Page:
“Its Going To Be Devastating": California Plans More Water For Fish Over Humans

A new proposal would curtail the amount of water slated for human consumption in the state's fertile Central Valley. Conservation groups say its an essential move, but local officials say it'll decimate the state's farms.

Five years of crushing drought has turned water into one of the most contentious issues facing California. And now, a plan to divert millions of gallons of water away from cities and agriculture is promising to make the state's water wars even more explosive.

The battle surrounds fresh water flowing down the San Joaquin River, a major waterway that runs through California's Central Valley, before reaching the San Francisco Bay. Right now, 20% or less of the river water is allowed to flow unimpaired into the ocean. The rest is dammed, stored, and diverted for use by people in farms and cities.

On Thursday, however, the State Water Resources Control Board — the regulators who oversee California's complicated water system — rolled out a plan that would mandate 40% of the water in the river flow to the ocean, doubling the current rate. The reasoning: allowing more water to flow out will help bolster threatened fish populations, including salmon and steelhead.

The proposal, while not finalized yet, is sparking outrage in the Central Valley.

"It’s just so preposterous," said Deidre Kelsey, a Merced County supervisor. "It can’t work. Unless everybody picks and moves out of the valley."

Merced County is one of several largely rural counties in central California that largely survives on its access to water. In an interview with BuzzFeed News late Thursday, Kelsey said she was "kind of aghast" and called the plan "not sensible in the least."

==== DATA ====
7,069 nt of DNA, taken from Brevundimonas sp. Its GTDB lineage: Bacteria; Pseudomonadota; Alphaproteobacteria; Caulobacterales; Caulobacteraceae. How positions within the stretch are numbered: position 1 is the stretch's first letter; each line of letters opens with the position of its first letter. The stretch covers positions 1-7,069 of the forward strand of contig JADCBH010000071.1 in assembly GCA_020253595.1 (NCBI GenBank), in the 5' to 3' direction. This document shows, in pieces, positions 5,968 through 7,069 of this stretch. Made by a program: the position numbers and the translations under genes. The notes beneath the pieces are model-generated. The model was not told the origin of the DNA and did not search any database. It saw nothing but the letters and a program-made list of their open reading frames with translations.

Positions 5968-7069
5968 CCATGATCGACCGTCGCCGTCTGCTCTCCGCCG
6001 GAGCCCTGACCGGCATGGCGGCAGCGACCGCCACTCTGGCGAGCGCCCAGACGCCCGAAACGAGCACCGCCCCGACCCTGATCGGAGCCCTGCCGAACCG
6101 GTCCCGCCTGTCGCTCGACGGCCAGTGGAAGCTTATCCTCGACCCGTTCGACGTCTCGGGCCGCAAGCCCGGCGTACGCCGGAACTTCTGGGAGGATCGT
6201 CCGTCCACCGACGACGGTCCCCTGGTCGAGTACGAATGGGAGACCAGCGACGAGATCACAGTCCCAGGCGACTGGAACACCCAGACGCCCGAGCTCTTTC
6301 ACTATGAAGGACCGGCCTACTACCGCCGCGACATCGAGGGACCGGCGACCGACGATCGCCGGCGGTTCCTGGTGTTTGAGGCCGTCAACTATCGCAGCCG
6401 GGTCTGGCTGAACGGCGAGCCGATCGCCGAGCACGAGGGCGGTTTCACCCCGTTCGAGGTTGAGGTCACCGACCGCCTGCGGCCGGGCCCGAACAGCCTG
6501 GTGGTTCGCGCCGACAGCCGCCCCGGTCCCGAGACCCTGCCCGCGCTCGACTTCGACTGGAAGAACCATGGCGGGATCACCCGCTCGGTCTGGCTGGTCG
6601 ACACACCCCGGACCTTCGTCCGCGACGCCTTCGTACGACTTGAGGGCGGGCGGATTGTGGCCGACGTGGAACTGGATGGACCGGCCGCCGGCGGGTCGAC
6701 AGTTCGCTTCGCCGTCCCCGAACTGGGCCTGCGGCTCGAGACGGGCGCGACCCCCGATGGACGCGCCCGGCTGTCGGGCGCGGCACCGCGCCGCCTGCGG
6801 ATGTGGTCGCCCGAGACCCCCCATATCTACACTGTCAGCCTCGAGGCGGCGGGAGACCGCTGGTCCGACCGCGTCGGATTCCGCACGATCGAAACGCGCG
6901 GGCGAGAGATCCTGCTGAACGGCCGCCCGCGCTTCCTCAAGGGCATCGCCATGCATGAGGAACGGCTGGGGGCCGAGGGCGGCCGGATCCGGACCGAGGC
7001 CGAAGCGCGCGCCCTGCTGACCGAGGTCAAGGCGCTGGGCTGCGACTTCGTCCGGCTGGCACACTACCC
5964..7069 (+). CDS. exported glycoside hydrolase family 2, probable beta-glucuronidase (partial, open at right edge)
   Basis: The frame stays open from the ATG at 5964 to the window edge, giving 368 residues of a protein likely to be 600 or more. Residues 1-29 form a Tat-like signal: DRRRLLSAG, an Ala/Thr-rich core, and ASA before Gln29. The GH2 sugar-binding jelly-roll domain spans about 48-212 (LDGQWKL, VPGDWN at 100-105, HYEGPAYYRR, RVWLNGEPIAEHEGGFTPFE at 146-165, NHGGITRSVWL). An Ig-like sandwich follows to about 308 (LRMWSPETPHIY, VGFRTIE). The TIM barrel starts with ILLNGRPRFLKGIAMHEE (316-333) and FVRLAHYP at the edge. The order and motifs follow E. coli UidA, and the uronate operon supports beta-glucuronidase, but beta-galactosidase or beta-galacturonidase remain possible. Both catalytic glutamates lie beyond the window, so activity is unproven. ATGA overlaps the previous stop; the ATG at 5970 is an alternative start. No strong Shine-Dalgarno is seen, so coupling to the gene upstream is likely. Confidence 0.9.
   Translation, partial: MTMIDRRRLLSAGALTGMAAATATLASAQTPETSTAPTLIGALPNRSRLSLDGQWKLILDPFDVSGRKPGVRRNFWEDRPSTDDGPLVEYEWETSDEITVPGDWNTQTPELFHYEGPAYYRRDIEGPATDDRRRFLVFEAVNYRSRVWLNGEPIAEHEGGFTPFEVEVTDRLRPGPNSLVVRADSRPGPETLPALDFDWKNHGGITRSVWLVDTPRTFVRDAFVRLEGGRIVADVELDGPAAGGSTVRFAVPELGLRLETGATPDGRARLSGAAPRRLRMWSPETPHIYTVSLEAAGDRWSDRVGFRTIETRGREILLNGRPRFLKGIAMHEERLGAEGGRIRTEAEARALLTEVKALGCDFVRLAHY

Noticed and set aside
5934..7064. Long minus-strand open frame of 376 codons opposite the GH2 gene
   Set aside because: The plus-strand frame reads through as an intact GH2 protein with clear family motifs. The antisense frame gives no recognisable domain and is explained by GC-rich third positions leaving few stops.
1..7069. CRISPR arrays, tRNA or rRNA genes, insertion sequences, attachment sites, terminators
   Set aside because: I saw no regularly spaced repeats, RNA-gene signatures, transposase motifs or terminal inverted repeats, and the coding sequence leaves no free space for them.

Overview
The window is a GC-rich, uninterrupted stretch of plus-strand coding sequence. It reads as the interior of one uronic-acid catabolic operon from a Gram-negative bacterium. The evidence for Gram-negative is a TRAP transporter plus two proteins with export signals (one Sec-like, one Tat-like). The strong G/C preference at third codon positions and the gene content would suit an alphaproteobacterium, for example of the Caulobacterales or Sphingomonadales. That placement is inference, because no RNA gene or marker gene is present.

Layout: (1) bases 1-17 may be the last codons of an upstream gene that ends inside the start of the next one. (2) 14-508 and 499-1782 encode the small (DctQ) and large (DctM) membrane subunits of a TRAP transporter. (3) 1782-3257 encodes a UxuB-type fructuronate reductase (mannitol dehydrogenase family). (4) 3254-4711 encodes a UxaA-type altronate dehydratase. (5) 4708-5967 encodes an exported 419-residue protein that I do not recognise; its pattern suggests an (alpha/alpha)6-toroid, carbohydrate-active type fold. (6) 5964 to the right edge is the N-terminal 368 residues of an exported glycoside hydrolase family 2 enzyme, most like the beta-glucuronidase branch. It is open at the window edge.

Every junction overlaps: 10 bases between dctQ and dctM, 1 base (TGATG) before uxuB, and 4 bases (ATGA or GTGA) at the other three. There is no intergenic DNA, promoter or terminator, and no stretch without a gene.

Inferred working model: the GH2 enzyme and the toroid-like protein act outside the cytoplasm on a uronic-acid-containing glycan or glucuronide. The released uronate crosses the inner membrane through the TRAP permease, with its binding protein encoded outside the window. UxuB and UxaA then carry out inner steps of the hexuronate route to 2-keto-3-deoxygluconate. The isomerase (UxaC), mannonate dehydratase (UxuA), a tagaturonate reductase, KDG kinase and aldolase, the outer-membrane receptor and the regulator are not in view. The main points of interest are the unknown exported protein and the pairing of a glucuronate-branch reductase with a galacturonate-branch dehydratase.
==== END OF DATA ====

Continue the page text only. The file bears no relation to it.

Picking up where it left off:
The problems, Kelsey argued, are complex and far ranging. Sending more water into the ocean leaves farmers and communities with less, of course, but it also means ground water reserves don't get refilled as often, which otherwise happens when the water people use seeps into subterranean aquifers. A reduction, Kelsey said, consequently hits the region on two fronts.

"I don’t think that this would have happened had we been a more urban part of California," she added. "We’re not the Bay Area. We're not LA. We're easy pickings."

Daron McDaniel, another Merced County supervisor, said ground water reserves are already dangerously low, causing certain parts of the county to literally sink. Like Kelsey, he also blasted the proposal to send more water out to sea.

"It’s killing the valley," he said. "It’s very frustrating for us who are living here at ground zero."